The Gleaner

How Hemmingford Elementary students are trying to make school a better place

Joanie Lavoie and Layla Stinson
Hemmingford Elementary School

Things are currently changing at Hemmingford Elementary. A student-led Climate Committee is trying to make school life better.

Two students from the school, Joanie Lavoie and Layla Stinson, were excited to join the New Frontiers School Board (NFSB) Student Coalition which met at Howard S. Billings High School in Chateauguay on February 22. Although they were a bit nervous to start, they quickly adapted to the other students from all 12 NFSB schools, who were gathered together for the first time to discuss the OurSCHOOL survey results.

In November, all students across Canada, from Grades 4 to 11, took part in the OurSCHOOL survey. Lavoie and Stinson received the results of the survey for Hemmingford. In some respects, they were disappointed and in other areas, they were proud of the results. The girls decided this information should be shared with others at their school.

Teachers Carolyn Schmidt and Andréane Nolet helped Lavoie and Stinson to create the School Student Climate Committee. Students from Grades 5 and 6 participate in making school life better. Climate Committee meets every two weeks during lunch hour.

During the meetings, they discuss various problems concerning the school such as: 50 per cent of Grade 6 females struggle with moderate or high anxiety; Hemmingford Elementary is below average in the category “Feeling Safe at School,” including travelling to and from school; 50 per cent of people who participated in the survey would like help with their mental health; and 30 per cent of the participants would like help with technology addiction.

After presenting such matters, Climate Committee discussed some solutions to solve these problems. Lavoie and Stinson chose an easy fix to bad moods in the morning. This solution is called Morning Enrichment (ME). ME is a friendly joke, fun fact, or riddle that either Stinson or Lavoie announces every morning on the intercom, along with the events that will take place during the day. The girls also remind students to be kind to each other.

The girls did not only receive bad news from the survey; they had good news as well. For example, Grades 4 and 5 have positive relationships at school, and Hemmingford has the highest participation in school clubs. The average for Canada is 29 per cent, and Hemmingford has an average of 88 per cent, and 100 per cent of Grade 4 feel like they belong at Hemmingford.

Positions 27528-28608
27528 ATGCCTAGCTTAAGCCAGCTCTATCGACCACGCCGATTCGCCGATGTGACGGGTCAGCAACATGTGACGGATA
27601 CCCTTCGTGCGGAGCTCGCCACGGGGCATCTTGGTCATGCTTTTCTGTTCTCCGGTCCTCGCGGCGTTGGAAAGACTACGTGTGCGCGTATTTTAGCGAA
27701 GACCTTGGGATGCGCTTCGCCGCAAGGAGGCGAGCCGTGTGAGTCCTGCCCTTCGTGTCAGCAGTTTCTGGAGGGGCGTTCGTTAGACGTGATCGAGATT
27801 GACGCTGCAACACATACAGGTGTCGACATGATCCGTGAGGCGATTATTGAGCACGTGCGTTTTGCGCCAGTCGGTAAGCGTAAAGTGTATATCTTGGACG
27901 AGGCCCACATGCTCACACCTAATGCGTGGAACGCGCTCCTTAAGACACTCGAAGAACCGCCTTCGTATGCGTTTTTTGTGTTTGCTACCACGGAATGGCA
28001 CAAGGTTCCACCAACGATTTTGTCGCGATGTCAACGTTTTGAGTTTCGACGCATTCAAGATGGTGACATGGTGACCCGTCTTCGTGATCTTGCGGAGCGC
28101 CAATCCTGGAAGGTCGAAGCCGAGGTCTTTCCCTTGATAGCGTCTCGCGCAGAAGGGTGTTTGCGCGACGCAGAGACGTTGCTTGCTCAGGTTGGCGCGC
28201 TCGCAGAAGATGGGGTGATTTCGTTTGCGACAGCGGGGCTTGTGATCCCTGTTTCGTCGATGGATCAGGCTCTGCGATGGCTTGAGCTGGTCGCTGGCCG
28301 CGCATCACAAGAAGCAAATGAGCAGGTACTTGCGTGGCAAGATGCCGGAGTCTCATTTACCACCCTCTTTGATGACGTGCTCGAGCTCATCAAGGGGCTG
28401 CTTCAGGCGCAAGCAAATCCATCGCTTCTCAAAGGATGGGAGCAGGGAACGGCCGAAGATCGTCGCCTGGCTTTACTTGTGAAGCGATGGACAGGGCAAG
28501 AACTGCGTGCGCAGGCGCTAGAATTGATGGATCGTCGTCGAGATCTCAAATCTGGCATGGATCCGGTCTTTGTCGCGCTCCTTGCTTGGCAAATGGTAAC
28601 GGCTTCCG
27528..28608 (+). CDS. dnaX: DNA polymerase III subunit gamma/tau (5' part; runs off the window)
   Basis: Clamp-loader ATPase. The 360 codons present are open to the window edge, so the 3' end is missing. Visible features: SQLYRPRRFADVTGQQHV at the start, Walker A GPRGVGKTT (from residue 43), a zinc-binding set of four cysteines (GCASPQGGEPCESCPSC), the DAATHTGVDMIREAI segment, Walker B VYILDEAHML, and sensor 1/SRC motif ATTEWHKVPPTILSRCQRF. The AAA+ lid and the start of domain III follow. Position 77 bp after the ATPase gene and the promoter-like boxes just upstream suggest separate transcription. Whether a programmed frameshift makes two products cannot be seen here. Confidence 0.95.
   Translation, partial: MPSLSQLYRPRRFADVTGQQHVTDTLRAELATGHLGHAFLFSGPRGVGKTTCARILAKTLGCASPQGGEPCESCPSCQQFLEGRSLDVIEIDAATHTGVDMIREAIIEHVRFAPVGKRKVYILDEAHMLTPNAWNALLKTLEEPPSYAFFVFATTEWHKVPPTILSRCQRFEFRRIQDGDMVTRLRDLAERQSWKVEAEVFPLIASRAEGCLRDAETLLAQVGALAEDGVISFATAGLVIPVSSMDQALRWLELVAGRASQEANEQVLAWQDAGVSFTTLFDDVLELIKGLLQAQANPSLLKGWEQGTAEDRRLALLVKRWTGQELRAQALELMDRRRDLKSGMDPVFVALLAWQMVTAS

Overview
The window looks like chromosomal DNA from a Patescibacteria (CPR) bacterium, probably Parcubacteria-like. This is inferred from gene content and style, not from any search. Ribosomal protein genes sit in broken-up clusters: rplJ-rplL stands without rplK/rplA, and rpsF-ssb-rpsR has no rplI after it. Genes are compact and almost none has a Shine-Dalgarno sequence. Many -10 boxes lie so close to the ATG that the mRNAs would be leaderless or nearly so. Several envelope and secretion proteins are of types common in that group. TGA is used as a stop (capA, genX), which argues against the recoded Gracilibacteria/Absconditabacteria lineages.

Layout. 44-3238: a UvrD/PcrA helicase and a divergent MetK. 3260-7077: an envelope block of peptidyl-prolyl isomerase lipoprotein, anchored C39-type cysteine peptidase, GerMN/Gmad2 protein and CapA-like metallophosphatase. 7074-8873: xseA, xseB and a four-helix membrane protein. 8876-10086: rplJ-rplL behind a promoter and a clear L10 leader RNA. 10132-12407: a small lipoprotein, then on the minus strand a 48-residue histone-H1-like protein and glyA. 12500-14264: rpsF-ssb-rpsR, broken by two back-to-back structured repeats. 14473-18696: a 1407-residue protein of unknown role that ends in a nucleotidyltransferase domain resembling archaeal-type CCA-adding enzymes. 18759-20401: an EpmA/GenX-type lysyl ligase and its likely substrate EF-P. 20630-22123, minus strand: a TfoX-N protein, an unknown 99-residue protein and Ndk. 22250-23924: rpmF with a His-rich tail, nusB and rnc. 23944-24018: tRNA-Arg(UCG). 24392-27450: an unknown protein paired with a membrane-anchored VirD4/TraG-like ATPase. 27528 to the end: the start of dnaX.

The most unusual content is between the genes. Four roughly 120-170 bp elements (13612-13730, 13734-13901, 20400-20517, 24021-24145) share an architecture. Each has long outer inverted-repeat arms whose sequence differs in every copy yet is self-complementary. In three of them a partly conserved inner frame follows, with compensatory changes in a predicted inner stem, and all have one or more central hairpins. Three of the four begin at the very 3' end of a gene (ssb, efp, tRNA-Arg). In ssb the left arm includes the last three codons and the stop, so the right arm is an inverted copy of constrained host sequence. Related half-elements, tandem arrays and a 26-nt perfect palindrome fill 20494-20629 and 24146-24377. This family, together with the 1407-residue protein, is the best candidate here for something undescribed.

Led by Layla Stinson and Joanie Lavoie front the Hemmingford Climate Committee is trying to make people feel accepted for who they are at their school PHOTO Hemmingford Elementary Climate Committee


Lavoie and Stinson interviewed their principal, Carla Shaw, to seek her opinion on the Climate Committee. Entering Ms. Shaw’s office, the girls were a tad nervous, not knowing how it would go. They first started by asking if she had taken part in organizing the Committee. Ms. Shaw told them that she had arranged for teachers to work with the student coalition, and her job would then be to encourage the students to participate in the Climate Committee and try to support their initiatives.

Ms. Shaw explained that “Climate Committee is helping collect student input. It makes students feel heard and, most of all, part of decisions.”

Stinson then asked what other changes needed to be made by Climate Committee. Ms. Shaw responded by saying she believes that Climate Committee needs to help tackle the challenge of anxiety and give the students tools to help them with their anxiety. Ms. Shaw stated that she would try to show the members that it’s not all on them, and show them how to tackle big problems bit by bit.

The girls then asked what little piece of wisdom she would like to share with Climate Committee. Ms. Shaw declared, “Don’t give up if your first idea does not work, but keep trying, and most of all, don’t get stuck on one thing – keep pushing.”

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